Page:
The safety training community should reflect the journalists that it serves

By Maria Alejandra Silva Ortega | Originally Published: Poynter.

Advisers know how to keep journalists safe in war zones. But new challenges in the US — and for LGBTQ and women journalists — are a different story.

Courtesy: Jazmin Chase

Hostile Environments and First Aid Training has been the gold standard for journalist safety for more than 20 years. But during that time, journalism has changed — dramatically. It is more diverse, more digital and more deadly, with new threats for journalists emerging every day.

Simply put: The safety training community hasn’t adapted quickly enough to keep pace with changing face of journalism.

The first HEFAT course for journalists was started by ex-British military personnel and emerged after the Bosnian war in the late 1990s. At the time, it was the first comprehensive training preparing journalists for wartime reporting. In the successive conflicts in Iraq, Afghanistan, Egypt, Syria and elsewhere, these courses helped keep journalists safer.

In the years since, the number of HEFAT providers and newsroom safety advisers has grown, yet not at pace to fill the need. Most of these advisers have similar backgrounds — veterans with combat or special forces experience who are, most often, white men. While combat experience makes trainers well-positioned to keep journalists safe in war zones, their knowledge is often based on what safety means for white, male war correspondents.

When it comes to the risks faced by journalists reporting in the United States, or the threats that LGBTQ and women journalists experience in the field and online, there is a significant gap.

While an average journalist based in the U.S. today may not require combat skills, they do need to know what to do if an active shooter enters their newsroom, if an online troll doxxes them or if they are caught in a clash between police and protesters. When it comes to journalists from underrepresented backgrounds, the risks are even more complex.

As Marketplace correspondent Kimberly Adams puts it, “Which communities and situations are considered ‘hostile’ or ‘dangerous’ can be quite subjective, and that can shape coverage in damaging ways, especially for communities of color. Newsrooms themselves can be ‘hostile environments’ for women, LGBTQ and BIPOC journalists when they are subject to discrimination at work.”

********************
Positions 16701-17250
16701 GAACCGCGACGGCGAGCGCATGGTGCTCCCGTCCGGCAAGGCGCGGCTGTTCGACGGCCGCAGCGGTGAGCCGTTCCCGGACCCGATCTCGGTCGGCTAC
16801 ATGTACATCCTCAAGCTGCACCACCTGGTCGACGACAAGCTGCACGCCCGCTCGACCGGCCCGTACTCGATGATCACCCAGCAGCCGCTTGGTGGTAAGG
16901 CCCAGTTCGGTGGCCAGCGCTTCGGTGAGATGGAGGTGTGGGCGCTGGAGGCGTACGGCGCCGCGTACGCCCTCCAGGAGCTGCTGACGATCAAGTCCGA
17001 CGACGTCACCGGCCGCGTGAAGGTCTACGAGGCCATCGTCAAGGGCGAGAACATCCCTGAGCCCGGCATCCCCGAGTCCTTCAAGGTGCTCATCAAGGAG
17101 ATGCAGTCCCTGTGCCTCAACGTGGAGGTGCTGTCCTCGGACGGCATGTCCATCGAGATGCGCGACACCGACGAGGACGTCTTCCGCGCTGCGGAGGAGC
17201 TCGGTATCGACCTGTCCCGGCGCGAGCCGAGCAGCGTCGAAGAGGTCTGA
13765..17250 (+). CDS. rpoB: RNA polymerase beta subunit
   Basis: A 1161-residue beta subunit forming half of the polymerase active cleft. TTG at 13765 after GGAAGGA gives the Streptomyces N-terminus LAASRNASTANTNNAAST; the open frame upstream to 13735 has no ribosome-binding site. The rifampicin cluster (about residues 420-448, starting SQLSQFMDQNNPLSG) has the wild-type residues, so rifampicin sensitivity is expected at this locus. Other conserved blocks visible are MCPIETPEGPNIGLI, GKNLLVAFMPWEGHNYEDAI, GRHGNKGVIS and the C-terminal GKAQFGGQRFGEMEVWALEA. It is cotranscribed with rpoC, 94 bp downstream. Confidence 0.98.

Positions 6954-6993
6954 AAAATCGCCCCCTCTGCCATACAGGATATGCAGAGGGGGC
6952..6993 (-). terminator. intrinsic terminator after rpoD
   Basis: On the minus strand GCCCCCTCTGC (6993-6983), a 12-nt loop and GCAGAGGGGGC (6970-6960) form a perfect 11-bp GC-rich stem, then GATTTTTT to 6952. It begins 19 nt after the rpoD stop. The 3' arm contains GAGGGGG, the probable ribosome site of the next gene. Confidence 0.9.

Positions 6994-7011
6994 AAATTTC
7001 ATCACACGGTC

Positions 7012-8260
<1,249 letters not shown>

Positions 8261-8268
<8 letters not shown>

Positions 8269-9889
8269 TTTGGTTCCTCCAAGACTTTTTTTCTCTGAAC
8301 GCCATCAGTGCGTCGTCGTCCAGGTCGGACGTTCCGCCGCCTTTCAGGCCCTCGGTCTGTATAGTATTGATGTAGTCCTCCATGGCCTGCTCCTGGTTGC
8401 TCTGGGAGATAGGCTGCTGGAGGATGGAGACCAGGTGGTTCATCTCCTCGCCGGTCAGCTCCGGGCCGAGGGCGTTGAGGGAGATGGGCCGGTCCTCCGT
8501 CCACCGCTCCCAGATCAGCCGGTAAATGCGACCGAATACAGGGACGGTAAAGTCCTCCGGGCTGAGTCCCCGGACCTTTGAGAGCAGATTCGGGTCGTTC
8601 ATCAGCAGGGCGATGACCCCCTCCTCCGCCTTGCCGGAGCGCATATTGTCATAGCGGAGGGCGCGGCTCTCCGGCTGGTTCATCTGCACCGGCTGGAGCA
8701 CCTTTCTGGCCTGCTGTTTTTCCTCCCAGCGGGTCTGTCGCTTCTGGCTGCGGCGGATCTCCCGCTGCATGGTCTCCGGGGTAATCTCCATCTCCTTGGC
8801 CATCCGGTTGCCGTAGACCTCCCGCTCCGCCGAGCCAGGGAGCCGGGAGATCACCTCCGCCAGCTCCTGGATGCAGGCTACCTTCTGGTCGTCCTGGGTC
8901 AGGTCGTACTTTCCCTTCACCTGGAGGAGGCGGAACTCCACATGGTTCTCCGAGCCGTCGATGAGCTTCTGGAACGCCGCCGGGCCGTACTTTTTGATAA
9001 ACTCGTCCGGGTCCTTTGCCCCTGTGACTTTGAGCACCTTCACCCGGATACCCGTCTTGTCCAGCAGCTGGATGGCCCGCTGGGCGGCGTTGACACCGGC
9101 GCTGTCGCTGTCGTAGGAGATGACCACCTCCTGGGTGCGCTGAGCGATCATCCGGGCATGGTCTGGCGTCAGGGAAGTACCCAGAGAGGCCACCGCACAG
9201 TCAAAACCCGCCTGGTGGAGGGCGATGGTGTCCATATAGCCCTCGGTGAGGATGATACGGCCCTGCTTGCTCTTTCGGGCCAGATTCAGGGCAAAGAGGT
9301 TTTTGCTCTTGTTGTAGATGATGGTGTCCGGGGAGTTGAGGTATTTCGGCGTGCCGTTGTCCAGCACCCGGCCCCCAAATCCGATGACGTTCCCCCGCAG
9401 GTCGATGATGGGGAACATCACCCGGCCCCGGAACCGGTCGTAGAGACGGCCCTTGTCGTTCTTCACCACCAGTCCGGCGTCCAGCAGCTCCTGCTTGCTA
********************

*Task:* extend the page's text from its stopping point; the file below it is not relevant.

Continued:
When journalists have safety advisers in their newsrooms who understand diverse risks, or a safety trainer who can offer them advice based on hostility toward a journalist’s own community, it makes a huge difference.

“While we often talk about the risks that reporters face in the abstract, we can never lose sight of the fact that risk is always experienced by every individual in a deeply personal way,” said Eliot Stempf, head of high risk at BuzzFeed. “A more diverse set of safety advisers will help newsrooms to better train and support their reporters, and it will make for safer journalism.”

While today’s safety risks are complex, there have been some new efforts to address them. For the past six years, the International Women’s Media Foundation has offered safety training specifically for women journalists, bringing that training to the U.S. in 2020 to address covering the 2020 election and the Black Lives Matter protests.

“Journalists are facing new threats, and we have to be responsive to them, said Elisa Lees Muñoz, executive director of the IWMF. “That means taking into account a journalist’s full identity and providing holistic, individualized and intersectional safety training tailored to who they are.”

Right now, inclusive safety training is difficult to find. The number of people with experience in security, an understanding of journalists and who come from a diverse background is small. When Ali Baskerville, a soldier-turned photojournalist, founded ROAAAR in 2018, she wanted to “build a space where our identities and lived experiences served as the context for our personal safety — as well as the training we designed to keep ourselves safe,” she said. “Racism, sexism, homophobia, transphobia are all safety concerns and need to be better reflected in the training we deliver.”

It is out of this shared commitment to inclusion, and a belief that safety advisers should reflect the journalists they support, that the IWMF and ROAAAR are launching Next Gen Safety Trainers, a pilot program to change the model for journalism safety to reflect journalism’s current reality.

Developed in consultation with a committee of journalism safety experts like Baskerville and Stempf, this program will offer a cohort of 12 women and nonbinary people training and mentorship. By the end of the fellowship, this cohort will have the basic skills to work as newsroom safety advisers and HEFAT trainers, elevating the standard for journalism safety.

The IWMF and ROAAAR are currently accepting applications for their Next Gen Safety Trainers Fellowship through Feb. 27. Interested applicants can find more information, as well as the link to apply here.

Maria Alejandra Silva Ortega is the program coordinator for the International Women’s Media Foundation, helping achieve its mission of breaking barriers for women journalists worldwide.